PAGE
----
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Tips, FAQs and Useful Advice

When do radiators need bleeding and how do I do it?

Radiators can need bleeding when they have trapped air or gas preventing hot water from heating your radiator fully. It is fairly simple to bleed a radiator and you can do this yourself providing you follow simple instructions.

First of all, you should identify which radiators need bleeding. To do this turn your heating on, and wait until the radiators are fully heated. Then, being careful not to burn yourself, check how warm each of the radiators are.

Once you’ve found the cool spots turn your heating off to limit the amount of water that may go on to the floor when you bleed the radiators, and get a radiator key or a flat blade screwdriver. At the top of the radiator there will be a valve at one end. Attach the radiator key to the square bit in the centre or put the end of the screwdriver into the groove. Slowly turn the radiator key or screwdriver anti-clockwise – if gas is escaping you’ll hear a hissing sound. Once there is no more gas, liquid will come out and you should close the valve quickly.

After you have finished bleeding all the radiators that needed it, check the pressure on your system is normal by looking at the gauge on your boiler. If the pressure is normal, turn your heating back on, and test your radiators again to ensure they are all now working properly and providing the heating you need with no cool spots.

If the pressure is too low, ‘top up’ using the lever or tap on your boiler, known as the filling loop, and then test your heating.

If you would rather not bleed the radiators yourself, contact us and we can do this for you.


How do I check the water pressure of my boiler, and what do I do if it is too low?

A water pressure indicator can be found on the front of most boilers, they are either a dial or a digital display. If the water pressure is at the correct level, the indicator will be between one and two bars. If it is below one you will need to refill the boiler pressure.

To do this, you should first locate the cold water feed to your boiler, which will usually be a plastic tube under, or next to, your boiler). Gently turn the small tap on the cold water feed until the boiler pressure indicator returns to between one and two, then close the tap. Check then to see if your boiler is working properly again. If it isn’t, or if you are unsure of any aspect of this process please call us, and we will be able to help you.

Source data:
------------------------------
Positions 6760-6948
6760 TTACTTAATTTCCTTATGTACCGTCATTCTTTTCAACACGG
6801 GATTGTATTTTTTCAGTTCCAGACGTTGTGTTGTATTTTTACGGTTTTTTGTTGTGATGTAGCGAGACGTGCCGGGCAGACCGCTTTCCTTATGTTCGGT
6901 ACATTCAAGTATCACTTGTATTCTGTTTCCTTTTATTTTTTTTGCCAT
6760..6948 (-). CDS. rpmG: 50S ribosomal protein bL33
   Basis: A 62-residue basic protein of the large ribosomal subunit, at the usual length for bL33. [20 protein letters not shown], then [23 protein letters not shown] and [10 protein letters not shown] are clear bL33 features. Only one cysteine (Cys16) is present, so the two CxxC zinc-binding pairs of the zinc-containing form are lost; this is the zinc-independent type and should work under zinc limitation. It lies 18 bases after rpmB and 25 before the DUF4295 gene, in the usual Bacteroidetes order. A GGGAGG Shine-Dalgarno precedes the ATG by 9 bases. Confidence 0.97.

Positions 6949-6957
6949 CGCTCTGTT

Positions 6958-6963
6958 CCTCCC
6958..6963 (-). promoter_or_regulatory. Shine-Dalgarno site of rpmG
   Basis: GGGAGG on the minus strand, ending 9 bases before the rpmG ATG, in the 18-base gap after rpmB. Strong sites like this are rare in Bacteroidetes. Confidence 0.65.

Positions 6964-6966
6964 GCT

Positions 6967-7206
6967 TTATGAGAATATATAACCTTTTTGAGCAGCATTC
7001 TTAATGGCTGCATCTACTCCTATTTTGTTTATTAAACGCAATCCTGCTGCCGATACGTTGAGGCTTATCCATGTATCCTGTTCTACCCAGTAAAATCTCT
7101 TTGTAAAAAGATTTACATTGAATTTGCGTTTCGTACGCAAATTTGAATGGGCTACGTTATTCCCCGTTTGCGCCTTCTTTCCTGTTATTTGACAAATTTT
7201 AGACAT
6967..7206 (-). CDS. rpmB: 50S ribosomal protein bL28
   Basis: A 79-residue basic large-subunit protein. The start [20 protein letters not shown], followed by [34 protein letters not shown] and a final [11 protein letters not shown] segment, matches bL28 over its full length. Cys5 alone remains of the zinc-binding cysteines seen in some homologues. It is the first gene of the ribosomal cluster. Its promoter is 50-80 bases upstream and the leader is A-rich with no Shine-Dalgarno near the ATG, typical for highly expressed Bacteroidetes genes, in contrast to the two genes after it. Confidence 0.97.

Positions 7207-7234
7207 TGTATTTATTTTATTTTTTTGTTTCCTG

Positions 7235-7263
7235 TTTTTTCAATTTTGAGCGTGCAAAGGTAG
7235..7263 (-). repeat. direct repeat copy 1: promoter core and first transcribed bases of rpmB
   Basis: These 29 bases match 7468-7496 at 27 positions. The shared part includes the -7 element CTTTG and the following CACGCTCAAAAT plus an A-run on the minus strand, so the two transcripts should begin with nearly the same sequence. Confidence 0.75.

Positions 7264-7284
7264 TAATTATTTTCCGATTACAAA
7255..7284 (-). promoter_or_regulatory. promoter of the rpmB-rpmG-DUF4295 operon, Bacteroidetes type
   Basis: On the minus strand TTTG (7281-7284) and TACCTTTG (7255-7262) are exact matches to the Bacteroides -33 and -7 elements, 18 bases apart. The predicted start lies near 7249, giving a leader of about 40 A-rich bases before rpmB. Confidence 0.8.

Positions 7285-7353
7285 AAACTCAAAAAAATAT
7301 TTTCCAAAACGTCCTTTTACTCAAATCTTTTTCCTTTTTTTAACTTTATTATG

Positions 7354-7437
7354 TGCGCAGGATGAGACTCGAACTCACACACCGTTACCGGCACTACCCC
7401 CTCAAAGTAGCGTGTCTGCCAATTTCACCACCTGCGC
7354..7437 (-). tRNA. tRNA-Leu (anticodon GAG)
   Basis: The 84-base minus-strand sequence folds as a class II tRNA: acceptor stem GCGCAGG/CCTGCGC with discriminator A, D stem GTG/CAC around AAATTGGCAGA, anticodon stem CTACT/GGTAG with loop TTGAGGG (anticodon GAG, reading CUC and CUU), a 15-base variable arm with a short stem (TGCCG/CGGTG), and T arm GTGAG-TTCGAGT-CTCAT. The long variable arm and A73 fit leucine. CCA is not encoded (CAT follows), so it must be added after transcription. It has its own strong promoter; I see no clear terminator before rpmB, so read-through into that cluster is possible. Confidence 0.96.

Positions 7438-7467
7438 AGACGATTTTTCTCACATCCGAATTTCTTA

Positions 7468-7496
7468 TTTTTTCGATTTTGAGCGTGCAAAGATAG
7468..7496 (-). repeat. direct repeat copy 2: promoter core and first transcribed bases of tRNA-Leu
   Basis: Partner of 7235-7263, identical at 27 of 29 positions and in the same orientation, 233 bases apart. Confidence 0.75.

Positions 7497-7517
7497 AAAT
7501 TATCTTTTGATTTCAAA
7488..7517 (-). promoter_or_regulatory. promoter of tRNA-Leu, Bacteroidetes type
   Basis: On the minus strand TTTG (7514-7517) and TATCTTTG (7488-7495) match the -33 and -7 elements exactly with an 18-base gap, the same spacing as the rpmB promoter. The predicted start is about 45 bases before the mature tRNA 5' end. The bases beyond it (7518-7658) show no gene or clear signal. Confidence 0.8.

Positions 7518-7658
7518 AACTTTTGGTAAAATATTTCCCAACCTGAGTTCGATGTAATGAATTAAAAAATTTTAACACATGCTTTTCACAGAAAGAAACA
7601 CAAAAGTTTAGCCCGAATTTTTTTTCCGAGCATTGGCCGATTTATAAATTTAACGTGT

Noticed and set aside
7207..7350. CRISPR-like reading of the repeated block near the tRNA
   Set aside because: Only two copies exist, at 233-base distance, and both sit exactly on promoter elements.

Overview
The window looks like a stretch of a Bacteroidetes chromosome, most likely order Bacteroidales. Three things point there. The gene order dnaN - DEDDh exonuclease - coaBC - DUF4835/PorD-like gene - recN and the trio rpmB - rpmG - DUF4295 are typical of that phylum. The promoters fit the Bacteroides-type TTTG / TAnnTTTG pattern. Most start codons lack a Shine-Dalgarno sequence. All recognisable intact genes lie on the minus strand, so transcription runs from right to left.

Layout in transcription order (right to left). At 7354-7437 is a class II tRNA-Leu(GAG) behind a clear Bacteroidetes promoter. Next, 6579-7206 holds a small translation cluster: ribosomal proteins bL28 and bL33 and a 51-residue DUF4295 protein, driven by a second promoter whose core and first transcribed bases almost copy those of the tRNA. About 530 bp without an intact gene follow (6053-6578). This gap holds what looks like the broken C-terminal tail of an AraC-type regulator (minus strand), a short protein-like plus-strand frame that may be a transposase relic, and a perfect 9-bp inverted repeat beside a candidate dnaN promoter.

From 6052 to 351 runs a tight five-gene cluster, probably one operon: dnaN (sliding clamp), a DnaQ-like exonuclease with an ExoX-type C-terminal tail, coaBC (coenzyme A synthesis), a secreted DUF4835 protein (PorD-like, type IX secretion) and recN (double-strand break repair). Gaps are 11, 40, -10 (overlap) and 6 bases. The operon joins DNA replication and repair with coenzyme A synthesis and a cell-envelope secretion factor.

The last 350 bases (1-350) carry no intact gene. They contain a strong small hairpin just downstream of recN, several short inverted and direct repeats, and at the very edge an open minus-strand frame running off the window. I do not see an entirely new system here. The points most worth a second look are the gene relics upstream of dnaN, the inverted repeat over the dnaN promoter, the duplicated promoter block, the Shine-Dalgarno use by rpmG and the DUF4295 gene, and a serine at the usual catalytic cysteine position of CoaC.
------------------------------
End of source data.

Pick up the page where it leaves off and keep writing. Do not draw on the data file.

What can I do to make sure my heating system is ready for the winter?

The first thing to do is be prepared, and start early. Make sure that you have your boiler and heating system serviced yearly, as this is the safest way to make sure your system is ready for the cold weather, but also test the system yourself at the end of the summer, by turning the heating on and checking all radiators are heating correctly. If any of them aren’t, then bleed them and check for any other obvious signs of problems such as cracked or damaged pipes and call us so that we can rectify the problems before winter arrives.

If you have bled the radiators, and they are still not heating the house properly it may be that a natural build up of dirt and sludge has occurred and you should obtain a powerflush of your whole system to clear this out, and ensure that the system is operating at full efficiency for when you need it. Don’t wait till the last minute as this is likely to leave you with at least a few days of a cold house when you least need it.

During winter itself, a common problem is the boiler shutting down, often because of water freezing in the overflow pipe. If this happens, you can normally solve the problem by pouring warm water over the pipe, although this carries with it the risk of cracking the pipe, and so it is better to be forewarned and eliminating the possibility of pipes freezing by insulating them. This is something we can do for you during an annual service, or at any other time of the year when you need it.

Insulation is also recommended for outside taps and pipes as they may also freeze and lead to bigger problems with your system including cracked pipes, and heating shutting down.